Geneseo's chapter of United University Professions, the union that many State University of New York employees belong to, gathered in protest on the College Green March 22 to rally for labor unions and the preservation of New York State's education system.
UUP chapter president Tabitha Buggie-Hunt said that the mission of the protest was twofold: protesters' concerns included the protection of the SUNY system and the support of public workers.
After participants marched for over an hour, they gathered by Wadsworth Auditorium where a crowd listened to speeches delivered by faculty members, administrators and community members involved in the local chapter of New York State United Teachers.
Meg Stolee, a professor in the history department, introduced each speaker. Stolee also addressed both the cuts to SUNY and what she described as a stigma against state employees. "When did public workers become public enemy No. 1?" she asked. "How did a bunch of people who drive snow plows and teach classes get on this list?"
President Christopher Dahl echoed Stolee. "I emphatically do not believe that public employees are the problem," he said.
The defense of public employees follows a mounting national issue that came to the forefront of national discussion in February when Republican Gov. Scott Walker of Wisconsin pushed for state legislation limiting the collective bargaining rights of state workers. Walker said that eliminating collective bargaining rights will allow the state to better manage rising costs, notably those associated with the state pension system. The Republican majority of Wisconsin passed the bill even after Democratic senators tried to block its passage by fleeing the state. The controversy has sparked debate nationwide over the role of labor unions.
Buggie-Hunt said that the demonstrations in Wisconsin expressed an important idea. "Unions are not as popular as they used to be, and as that happens, people lose sight of their importance," she said. "Without unions, even people not involved in them suffer."
Buggie-Hunt said that while the rising concern for collective bargaining rights is relevant at Geneseo, New York employees are "better protected" than those in some other states.
Speakers at the UUP rally were quick to point out that the mounting cuts to the SUNY budget paired with those most recently proposed by Gov. Andrew Cuomo are just as threatening to the future of SUNY as the diminishment of unions.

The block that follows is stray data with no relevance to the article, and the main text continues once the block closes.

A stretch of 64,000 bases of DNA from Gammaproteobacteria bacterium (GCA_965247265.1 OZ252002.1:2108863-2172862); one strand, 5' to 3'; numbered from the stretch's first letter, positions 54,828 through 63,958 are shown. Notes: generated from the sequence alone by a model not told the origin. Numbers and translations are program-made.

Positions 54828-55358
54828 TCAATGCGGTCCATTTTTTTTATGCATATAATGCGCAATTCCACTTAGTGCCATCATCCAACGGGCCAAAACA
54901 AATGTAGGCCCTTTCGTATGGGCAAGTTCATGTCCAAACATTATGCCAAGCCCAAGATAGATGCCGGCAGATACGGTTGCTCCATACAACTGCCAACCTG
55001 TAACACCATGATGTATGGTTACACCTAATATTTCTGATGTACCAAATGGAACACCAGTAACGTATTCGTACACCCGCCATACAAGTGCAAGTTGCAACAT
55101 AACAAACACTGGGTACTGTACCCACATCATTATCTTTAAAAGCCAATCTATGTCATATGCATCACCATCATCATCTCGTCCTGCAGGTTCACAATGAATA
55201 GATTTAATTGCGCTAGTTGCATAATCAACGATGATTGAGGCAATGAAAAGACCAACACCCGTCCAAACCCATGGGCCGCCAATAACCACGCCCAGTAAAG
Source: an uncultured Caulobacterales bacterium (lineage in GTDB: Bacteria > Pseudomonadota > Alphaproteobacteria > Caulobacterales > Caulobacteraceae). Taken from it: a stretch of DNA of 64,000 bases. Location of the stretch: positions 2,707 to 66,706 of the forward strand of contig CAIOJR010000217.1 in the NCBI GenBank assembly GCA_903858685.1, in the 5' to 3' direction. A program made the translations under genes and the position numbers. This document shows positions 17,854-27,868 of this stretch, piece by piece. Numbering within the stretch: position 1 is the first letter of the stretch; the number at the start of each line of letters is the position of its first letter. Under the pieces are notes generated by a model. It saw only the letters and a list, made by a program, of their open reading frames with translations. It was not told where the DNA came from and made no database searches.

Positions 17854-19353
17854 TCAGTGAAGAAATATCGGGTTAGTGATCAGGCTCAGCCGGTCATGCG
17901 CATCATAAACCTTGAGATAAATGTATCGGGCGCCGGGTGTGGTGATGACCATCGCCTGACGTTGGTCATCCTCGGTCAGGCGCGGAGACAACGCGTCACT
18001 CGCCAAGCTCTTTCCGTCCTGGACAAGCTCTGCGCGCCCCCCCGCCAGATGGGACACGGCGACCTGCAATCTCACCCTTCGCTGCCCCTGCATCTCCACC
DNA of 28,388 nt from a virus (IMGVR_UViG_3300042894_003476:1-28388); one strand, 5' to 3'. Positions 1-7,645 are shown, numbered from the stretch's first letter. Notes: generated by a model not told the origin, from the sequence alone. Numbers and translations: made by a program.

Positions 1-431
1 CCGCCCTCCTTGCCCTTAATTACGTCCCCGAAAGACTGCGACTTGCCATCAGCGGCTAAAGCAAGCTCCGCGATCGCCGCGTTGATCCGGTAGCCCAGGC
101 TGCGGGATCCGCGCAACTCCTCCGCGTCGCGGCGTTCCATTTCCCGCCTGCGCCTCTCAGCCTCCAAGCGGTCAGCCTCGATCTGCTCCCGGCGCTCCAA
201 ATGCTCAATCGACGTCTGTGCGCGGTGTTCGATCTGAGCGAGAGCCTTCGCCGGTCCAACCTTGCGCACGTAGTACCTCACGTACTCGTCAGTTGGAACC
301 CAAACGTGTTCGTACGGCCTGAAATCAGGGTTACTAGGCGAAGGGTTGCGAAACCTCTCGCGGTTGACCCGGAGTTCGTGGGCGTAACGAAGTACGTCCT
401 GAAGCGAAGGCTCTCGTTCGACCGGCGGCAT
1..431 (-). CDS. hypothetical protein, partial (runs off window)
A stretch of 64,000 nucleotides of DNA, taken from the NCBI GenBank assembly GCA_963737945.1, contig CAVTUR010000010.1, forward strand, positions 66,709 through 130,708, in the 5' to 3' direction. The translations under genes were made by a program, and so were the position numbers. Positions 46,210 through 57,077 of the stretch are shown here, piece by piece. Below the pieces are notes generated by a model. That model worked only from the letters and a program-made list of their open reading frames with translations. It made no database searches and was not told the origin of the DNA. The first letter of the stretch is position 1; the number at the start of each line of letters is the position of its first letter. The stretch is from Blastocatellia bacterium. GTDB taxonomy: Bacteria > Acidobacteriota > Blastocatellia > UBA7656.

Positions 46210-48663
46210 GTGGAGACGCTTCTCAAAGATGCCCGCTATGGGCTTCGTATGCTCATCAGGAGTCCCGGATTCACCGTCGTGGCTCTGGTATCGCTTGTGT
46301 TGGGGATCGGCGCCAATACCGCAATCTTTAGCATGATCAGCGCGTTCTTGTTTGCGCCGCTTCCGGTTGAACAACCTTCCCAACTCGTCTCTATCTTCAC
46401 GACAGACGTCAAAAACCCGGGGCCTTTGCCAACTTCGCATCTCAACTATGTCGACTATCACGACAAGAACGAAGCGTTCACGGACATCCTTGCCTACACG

College Senate chair and education professor Dennis Showers voiced his support of recent student advocacy efforts. Showers said that students have to learn two lessons early in life: "You get what you pay for and when you make a commitment, you have to know the price of that commitment." Showers commended students for applying this lesson to their calls for a rational tuition policy that would allow SUNY to increase tuition in order to recoup state funding cuts.
Showers presented a check for $400 to the Geneseo Foundation, the equivalent of what one student would pay in increased tuition to offset Geneseo's current operating deficit. Other faculty members and administrators followed Showers in contributing their own checks.
Associate professor of psychology Ken Kallio, UUP officer, emphasized the need for flexible tuition and a rational funding policy for SUNY. "The alternative of privatizing public services is not for people of ordinary means," Kallio said. "Students here are getting a bargain. I don't want to see that decimated."
Senior Will Labate, Student Association director of student affairs, voiced the concerns he has as a state resident: "SUNY is the most effective ladder of economic growth and upward mobility in this state," Labate said. "We aren't just another government department that can be cut."
Buggie-Hunt said she was very pleased with the event's turnout. "Lots of people stopped by, grabbed a sign and joined in. It showed how unified the community is," she said.
Buggie-Hunt said she was especially happy to see Civil Service Employees Association workers in attendance. "I think sometimes the staff doesn't get recognized for how much they do," she said.